Finding the right home
The process of finding the right home on the right community can be a short and easy one, or it can take many weeks or months, depending on how you approach it. It isn't unusual for a prospective buyer to come to me and to say that they havestayed previously on a particular community, and that they are committed to buying on that community. Some buyers don't even come to Florida to preview their preferred home, they rely on my comments and photos when I view on their behalf. Other buyers may spend several long days touring a dozen or more homes a day, hopefully making their final choice before exhaustion overwhelms them. Always ask questions, make sure you are fully informed about every aspect of the home and the community before you make your decision.
The trick to keeping the search within bounds is to have as many options as possible resolved before starting to look at specific homes. For example, here are a few basic questions that should start the process:
- Are you buying the home just as a second home for your own vacations and for use by family and friends? Or are you looking to maximize rental income to hopefully cover most or all of your ongoing costs of ownership? Or somewhere in between?
- What is your budget? This has to be addressed early on, because there is no use looking at new communities where the starting price point for a modest four bedroom home is around $400,000 plus the cost of furnishing when your budget is more like half that.
- If you are buying solely or even partly for your own use, what sort of community and home would you be happy with? Do you want a full resort-style community, gated and guarded, or would you prefer something quieter and with a more residential feel? Is it important to you to be within a few minutes of the theme parks, or would you be content to be, perhaps, a half hour away in a more peaceful neighborhood.
- If you are buying solely or mainly for potential rental income, some options are pre-determined. A gated community is a must, together with some resort features (clubhouse, community pool, etc). Renters these days want a community that offers something closer to a hotel experience. If the community is sparkling new, and with extensive resort features such as the water parks offered by some of the new vacation communities, so much the better, but then price comes into play. One of the better older gated resort communities can work equally well if this fits better with your budget.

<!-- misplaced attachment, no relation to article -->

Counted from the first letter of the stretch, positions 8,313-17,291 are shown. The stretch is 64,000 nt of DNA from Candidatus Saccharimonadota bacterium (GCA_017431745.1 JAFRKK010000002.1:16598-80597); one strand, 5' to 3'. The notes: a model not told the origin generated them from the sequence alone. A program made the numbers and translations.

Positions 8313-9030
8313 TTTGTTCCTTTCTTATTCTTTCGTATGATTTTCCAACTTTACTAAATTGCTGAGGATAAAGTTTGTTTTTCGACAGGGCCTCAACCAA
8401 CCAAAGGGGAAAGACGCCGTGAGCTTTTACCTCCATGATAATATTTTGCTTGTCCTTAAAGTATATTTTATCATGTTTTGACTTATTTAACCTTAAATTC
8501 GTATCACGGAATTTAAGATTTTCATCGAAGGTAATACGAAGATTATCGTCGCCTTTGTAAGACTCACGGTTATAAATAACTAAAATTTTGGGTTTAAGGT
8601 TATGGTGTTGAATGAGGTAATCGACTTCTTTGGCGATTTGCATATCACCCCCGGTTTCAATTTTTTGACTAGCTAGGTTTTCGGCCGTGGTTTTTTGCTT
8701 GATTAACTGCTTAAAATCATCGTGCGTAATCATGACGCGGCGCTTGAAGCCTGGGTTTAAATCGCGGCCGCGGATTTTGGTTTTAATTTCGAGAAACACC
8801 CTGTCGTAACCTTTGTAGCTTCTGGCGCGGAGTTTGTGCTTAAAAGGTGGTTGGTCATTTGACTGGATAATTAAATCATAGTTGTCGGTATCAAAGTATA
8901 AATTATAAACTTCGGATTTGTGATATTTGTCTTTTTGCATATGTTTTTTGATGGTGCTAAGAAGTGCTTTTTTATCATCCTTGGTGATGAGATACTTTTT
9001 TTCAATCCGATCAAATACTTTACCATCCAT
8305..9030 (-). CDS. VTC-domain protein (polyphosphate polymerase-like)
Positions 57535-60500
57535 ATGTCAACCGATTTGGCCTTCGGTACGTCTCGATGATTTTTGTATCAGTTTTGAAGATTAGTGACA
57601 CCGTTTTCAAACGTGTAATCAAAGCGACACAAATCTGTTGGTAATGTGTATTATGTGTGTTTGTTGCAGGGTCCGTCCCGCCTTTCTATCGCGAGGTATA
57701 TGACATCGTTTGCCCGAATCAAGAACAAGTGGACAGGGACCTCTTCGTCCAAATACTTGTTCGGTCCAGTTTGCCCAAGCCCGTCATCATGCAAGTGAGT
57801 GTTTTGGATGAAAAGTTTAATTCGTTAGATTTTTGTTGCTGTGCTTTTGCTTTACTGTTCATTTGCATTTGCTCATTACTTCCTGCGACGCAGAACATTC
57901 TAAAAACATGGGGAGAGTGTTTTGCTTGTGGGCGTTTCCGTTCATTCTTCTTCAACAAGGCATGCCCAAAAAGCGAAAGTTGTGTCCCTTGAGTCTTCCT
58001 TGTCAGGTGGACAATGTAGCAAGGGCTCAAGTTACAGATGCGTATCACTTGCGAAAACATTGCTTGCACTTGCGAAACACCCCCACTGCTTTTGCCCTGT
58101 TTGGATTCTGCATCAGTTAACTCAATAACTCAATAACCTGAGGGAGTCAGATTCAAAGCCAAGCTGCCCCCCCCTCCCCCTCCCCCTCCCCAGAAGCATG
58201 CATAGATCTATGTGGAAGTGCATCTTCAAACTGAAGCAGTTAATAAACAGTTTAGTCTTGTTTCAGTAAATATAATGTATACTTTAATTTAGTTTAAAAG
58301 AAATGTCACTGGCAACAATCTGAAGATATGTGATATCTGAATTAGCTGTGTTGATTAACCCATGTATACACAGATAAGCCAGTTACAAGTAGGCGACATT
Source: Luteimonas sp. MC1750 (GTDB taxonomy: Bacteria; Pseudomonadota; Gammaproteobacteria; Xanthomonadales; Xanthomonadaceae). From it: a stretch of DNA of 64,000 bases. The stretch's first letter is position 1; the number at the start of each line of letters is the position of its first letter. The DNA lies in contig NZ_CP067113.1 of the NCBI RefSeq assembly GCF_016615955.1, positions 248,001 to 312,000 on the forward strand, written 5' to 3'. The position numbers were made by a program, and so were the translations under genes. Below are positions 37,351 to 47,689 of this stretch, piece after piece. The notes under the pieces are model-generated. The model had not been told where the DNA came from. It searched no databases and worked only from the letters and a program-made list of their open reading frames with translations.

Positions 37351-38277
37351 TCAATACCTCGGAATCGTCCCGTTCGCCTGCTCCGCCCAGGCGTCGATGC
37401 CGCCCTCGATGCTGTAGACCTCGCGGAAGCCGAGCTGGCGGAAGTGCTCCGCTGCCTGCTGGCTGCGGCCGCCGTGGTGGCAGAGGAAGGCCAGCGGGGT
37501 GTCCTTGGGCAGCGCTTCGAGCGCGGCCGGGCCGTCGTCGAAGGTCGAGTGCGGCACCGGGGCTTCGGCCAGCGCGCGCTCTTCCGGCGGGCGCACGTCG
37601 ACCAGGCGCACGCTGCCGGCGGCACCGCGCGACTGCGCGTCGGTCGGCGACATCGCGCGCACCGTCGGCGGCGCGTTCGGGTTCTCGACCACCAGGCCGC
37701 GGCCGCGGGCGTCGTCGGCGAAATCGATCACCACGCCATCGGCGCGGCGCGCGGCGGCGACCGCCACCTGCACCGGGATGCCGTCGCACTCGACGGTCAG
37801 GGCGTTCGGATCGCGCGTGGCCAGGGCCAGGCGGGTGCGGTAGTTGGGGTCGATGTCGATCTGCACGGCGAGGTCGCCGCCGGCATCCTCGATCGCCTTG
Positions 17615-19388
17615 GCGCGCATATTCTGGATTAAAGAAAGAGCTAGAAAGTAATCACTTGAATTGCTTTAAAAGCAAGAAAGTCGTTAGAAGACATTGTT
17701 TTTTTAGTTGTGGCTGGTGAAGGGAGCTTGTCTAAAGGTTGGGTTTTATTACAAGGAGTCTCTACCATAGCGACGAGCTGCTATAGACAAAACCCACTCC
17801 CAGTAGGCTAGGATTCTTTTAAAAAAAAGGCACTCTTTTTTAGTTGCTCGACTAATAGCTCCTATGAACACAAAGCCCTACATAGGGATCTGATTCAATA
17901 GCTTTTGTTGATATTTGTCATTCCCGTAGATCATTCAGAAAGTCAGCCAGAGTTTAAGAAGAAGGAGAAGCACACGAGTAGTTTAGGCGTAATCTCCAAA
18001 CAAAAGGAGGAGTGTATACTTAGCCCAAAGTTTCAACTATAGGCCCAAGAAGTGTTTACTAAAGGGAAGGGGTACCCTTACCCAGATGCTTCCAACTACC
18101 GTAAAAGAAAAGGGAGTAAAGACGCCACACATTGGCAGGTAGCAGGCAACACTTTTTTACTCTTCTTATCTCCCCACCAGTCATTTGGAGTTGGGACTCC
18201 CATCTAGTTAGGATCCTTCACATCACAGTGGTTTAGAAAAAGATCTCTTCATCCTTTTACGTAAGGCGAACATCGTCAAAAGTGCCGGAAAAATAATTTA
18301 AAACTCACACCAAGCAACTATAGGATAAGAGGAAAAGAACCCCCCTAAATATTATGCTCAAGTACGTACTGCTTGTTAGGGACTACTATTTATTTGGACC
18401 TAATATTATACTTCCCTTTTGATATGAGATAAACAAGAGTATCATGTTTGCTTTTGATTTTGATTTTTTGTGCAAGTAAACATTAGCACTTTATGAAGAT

- Specific features of the home can help ensure good rental performance, such as a pool deck that doesn't face north, a private deck with a covered lanai, and perhaps with a conservation or water view, two master suites, a heated pool/spa combo, etc. No one of these features is essential, but a selection of them is worth aiming for.
- What type of home do you want. either for your own use or to fit in under your price target? Options include condos (on a limited number of communities), townhomes (available in most communites these days), or single family homes. A single family home will always have a private pool, many townhomes also have courtyard splash pools, condos will have access to a community pool and other amenities.
So which specific communities should you be considering? If new construction is within your price range, then one of the seven communities I feature on this site would be a good choice. These communities have already demonstrated strong rental performance, and have high customer recognition. Other new communities may have some limitations, such as overall quality, location or management issues.
If your aim is to look for an older, more established gated resort-style community, then Windsor Hills is by some way the best, but also the most expensive. Windsor Palms is a more economic option, but still does well for rental income in relation to its much lower purchase cost. Others worth considering are Emerald Island and Terra Verde. You may also be able to compromise by buying into a community that is still under construction, but which has some lower priced resales available. Veranda Palms and Bellavida fall into this category. Worried about high HOA dues? This may prove to be a non-issue.
I can provide an estimate of the ongoing costs of ownership of any type of home on any community, and also a realistic indication of potential rental income to set against these costs.